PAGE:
Pakistan troops regain key tunnel in northwest
KOHAT, Pakistan |
KOHAT, Pakistan (Reuters) - Pakistani forces recaptured a road tunnel leading to the volatile tribal belt on the Afghan border on Sunday after killing around two dozen pro-Taliban militants in a fierce battle, the military said.
Militants captured the Japanese-built tunnel on the main road link between Peshawar, capital of the North West Frontier Province, and the tribal belt during fighting near Darra Adam Kheil tribal region on Saturday.
The clashes erupted on Friday after militants seized four trucks carrying ammunition and other supplies for the troops.
"After fierce fighting, the security forces have cleared the area of miscreants and are in control of Kohat tunnel and surrounding areas," a military statement said, referring to the garrison town situated on the southern end of the tunnel.
"Reportedly 24 miscreants have been killed, many have fled leaving behind huge quantity of arms and ammunition." Around 45 militants and two soldiers were killed in earlier clashes.
The statement did not say whether there were any losses on the troops' side.
Violence has spread across Pakistan, mainly in Frontier Province, after an army assault on a militant mosque in the capital Islamabad in July last year. Hundreds of people, including soldiers, have been killed in suicide and bomb attacks since then.
NEW CHALLENGE FOR MUSHARRAF
But analysts said fighting in Darra Adam Kheil on the outskirts of the provincial capital, Peshawar, posed a new challenge for President Pervez Musharraf, a ally in the U.S.-led campaign against al Qaeda and the Taliban.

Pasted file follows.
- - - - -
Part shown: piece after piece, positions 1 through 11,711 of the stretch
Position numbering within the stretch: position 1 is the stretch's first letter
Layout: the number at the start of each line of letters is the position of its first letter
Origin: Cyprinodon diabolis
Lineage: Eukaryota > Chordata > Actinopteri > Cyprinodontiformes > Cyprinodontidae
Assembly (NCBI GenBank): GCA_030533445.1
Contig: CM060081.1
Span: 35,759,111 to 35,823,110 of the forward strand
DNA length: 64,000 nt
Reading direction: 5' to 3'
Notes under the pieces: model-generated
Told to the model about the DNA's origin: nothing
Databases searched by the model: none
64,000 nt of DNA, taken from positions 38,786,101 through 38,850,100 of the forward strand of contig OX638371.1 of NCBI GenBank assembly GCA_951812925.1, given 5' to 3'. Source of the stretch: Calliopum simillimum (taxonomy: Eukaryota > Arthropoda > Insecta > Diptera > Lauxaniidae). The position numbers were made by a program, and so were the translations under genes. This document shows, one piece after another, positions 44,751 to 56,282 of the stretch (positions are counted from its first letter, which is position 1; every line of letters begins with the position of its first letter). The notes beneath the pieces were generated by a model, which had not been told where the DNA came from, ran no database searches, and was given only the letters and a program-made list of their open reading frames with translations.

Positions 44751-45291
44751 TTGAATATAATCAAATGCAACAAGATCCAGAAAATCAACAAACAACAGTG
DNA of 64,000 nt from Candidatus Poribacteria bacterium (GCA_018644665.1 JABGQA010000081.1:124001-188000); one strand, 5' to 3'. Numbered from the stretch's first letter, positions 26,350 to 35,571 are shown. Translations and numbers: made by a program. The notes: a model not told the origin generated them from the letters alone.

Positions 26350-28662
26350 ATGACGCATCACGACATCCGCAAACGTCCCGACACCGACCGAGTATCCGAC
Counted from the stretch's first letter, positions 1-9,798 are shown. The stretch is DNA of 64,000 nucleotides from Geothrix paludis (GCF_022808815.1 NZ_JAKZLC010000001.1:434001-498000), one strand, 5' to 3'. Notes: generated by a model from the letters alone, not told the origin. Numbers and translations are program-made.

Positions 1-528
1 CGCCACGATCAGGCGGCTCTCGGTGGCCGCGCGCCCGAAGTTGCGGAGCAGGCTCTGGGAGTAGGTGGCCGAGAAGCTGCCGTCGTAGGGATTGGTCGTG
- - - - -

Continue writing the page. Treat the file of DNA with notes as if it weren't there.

Troops are already battling militants loyal to a Taliban commander, Baitallah Mehsud, in South Waziristan tribal region, a sanctuary for al Qaeda and Taliban militants.
The government says Mehsud is linked to the assassination of opposition leader Benazir Bhutto in a gun and bomb attack last month.
"Militants' action in Darra Adam Kheil shows that they want to open new fronts to put pressure on the army and to ease pressure on Baitullah Mehsud," said Rahimullah Yusufzai, a newspaper editor and expert on tribal areas.
Mehsud, who has also been blamed for a string of suicide bomb attacks, ordered his fellow Taliban commanders on Friday to step up attacks on Pakistani security forces, according to a spokesman for the militant commander.
Known as haven for smugglers, the small dusty town of Darra Adam Kheil until recently had been relatively free of the militant violence.
But the militants intensified their activities in the town in recent months with attacks on music shops, and an intelligence agent was killed there last year.
In South Waziristan, the military said a heavy exchange of fire took place between the forces and the military in some areas while troops had launched a mop-up operation in several other areas from where militants had been driven out.
Around 150 militants and more than 20 government soldiers have been killed in South Waziristan in week-long clashes with Mehsud fighters.
(Additional reporting and writing by Zeeshan Haider; Editing by Myra MacDonald)
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